757 F2d 1281 Hagmeyer v. Department of Treasury

757 F.2d 1281

John G. HAGMEYER, Petitioner,

Appeal No. 84-1565.

United States Court of Appeals,
Federal Circuit.

March 20, 1985.

Peter J. Carre, Amram & Hahn, P.C., Washington, D.C., argued for petitioner.

Stuart James, Commercial Litigation Branch, Dept. of Justice, Washington, D.C., argued for respondent. With him on the brief were Richard K. Willard, Acting Asst. Atty. Gen., David M. Cohen, Director and Sandra P. Spooner, Washington, D.C.

James F. Snyder, Office of General Counsel, U.S. Secret Service, Washington, D.C., of counsel.

Before SMITH, NEWMAN and BISSELL, Circuit Judges.

BISSELL, Circuit Judge.

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John G. Hagmeyer (Hagmeyer) appeals from the decision of the Merit Systems Protection Board (MSPB or Board), Docket No. DC07528310114, 20 M.S.P.R. 612, affirming his removal from the Department of the Treasury, U.S. Secret Service (agency). We reverse and remand.



Hagmeyer was employed by the agency for seven years and held the position of sergeant in the Office of Protective Operations, Uniformed Division. On June 21, 1982, the agency proposed his removal for the following reasons:


1. Encouraging an applicant to submit an inaccurate official form;2. The appearance of conflict of interest by socializing with applicants;


3. The appearance of using the authority of his position for personal benefit;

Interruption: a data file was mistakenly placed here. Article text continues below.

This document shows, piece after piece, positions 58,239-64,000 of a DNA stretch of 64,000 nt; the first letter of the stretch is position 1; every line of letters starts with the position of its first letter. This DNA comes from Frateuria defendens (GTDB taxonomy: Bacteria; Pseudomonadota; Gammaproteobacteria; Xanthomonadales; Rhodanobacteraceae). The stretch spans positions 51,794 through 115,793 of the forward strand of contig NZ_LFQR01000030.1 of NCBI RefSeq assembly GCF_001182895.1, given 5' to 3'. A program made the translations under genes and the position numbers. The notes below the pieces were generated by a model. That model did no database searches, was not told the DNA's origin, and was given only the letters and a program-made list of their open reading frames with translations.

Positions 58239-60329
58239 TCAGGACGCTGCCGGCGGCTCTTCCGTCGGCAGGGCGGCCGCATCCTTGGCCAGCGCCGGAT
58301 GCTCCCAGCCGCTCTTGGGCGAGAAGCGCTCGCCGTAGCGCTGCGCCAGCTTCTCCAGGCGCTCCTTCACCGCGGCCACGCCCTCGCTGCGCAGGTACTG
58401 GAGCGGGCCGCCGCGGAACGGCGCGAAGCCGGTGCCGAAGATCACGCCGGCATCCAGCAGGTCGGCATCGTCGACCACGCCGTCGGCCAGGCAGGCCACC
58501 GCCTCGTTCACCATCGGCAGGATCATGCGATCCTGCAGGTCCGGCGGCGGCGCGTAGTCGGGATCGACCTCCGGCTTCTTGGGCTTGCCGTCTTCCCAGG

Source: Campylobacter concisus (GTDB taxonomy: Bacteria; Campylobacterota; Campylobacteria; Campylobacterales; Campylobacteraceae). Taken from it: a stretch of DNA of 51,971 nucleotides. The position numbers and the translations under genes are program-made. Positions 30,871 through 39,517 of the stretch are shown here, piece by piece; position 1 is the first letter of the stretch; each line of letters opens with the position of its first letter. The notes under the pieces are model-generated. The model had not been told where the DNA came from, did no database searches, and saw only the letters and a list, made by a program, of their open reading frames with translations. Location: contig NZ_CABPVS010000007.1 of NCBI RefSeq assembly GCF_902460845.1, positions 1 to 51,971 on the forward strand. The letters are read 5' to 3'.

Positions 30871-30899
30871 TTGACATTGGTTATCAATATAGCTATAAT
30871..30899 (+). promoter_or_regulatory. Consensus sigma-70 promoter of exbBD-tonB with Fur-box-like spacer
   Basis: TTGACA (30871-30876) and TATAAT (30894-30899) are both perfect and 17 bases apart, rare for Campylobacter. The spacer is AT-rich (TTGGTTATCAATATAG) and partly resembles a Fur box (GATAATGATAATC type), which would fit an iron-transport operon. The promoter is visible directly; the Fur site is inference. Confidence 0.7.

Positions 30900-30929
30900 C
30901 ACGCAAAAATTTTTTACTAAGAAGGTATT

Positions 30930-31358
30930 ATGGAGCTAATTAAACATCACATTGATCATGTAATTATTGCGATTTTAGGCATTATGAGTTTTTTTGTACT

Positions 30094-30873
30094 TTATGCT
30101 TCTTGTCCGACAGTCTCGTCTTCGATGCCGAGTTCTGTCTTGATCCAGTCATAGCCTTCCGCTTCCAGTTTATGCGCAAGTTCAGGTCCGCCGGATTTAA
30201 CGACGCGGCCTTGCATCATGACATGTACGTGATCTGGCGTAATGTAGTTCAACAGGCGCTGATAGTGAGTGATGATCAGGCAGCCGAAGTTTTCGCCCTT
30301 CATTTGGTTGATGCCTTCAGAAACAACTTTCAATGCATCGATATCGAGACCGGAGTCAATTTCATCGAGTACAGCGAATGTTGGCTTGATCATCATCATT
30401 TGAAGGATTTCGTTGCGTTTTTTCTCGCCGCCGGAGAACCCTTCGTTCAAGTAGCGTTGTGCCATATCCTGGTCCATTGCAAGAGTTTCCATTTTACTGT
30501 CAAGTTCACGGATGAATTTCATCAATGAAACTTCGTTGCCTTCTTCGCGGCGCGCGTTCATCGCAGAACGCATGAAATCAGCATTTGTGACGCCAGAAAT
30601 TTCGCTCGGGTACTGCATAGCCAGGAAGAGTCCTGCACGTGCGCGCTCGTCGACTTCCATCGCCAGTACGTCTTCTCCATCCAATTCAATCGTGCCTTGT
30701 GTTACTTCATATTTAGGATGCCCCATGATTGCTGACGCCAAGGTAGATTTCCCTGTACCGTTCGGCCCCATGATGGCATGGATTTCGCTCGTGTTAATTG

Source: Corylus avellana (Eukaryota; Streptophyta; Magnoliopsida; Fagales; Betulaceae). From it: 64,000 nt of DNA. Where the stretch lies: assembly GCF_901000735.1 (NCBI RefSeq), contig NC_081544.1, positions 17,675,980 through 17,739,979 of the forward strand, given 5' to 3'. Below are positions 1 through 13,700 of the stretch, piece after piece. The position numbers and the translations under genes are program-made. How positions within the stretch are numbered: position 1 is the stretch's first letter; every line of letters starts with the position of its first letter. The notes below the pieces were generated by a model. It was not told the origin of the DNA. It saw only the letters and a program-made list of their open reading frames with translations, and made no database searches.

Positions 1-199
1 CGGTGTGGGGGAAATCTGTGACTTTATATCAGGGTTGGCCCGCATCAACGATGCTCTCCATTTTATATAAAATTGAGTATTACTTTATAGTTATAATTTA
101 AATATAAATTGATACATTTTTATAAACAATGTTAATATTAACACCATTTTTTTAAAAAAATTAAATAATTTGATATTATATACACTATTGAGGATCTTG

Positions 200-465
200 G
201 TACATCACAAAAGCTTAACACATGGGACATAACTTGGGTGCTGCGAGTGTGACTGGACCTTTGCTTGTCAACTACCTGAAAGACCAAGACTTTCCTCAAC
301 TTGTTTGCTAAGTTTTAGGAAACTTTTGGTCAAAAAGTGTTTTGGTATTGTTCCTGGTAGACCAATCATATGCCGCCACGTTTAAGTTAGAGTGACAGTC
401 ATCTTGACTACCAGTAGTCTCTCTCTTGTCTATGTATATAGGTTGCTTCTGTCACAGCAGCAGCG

4. Insubordinate refusal to comply with a directive from authorized Secret Service officials; and


5. Falsification of fact in response to questioning by authorized Secret Service officers.


He was removed from Federal service effective October 26, 1982.

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Prior to the hearing before the Board's presiding official the agency dropped charges 2 through 5 listed above. Consequently, the evidence received at the hearing was confined to the first charge. The agency contends that while Hagmeyer was serving as recruiting sergeant during September 1981, he instructed an applicant for a Uniformed Division Officer position to falsify her response to a question concerning her use of marijuana on an investigative form. The question at issue was number 44 on agency form 86A which asked the applicant to state whether she had ever used marijuana. Accordingly, she had originally answered the question in the affirmative before changing the answer to the negative. Agency special agents learned of this incident during a follow-up interview with the applicant. The Secret Service then conducted an extensive investigation between January and March 1982. In Spring 1982, Hagmeyer was transferred from his position as recruiting sergeant to the White House protective service.


The presiding official after six days of hearings affirmed the agency's removal. While recognizing the penalty of removal seemed severe for what she described as Hagmeyer's "immature act," she determined that the agency had not exceeded the bounds of reasonableness, since petitioner was a law enforcement officer.



1. Whether Hagmeyer's dismissal constituted a prohibited personnel practice because of his whistleblowing charge against the agency filed with the MSPB's Office of the Special Counsel.


2. Whether the presiding official's credibility determinations were an abuse of discretion.


3. Whether the penalty of removal was an abuse of discretion.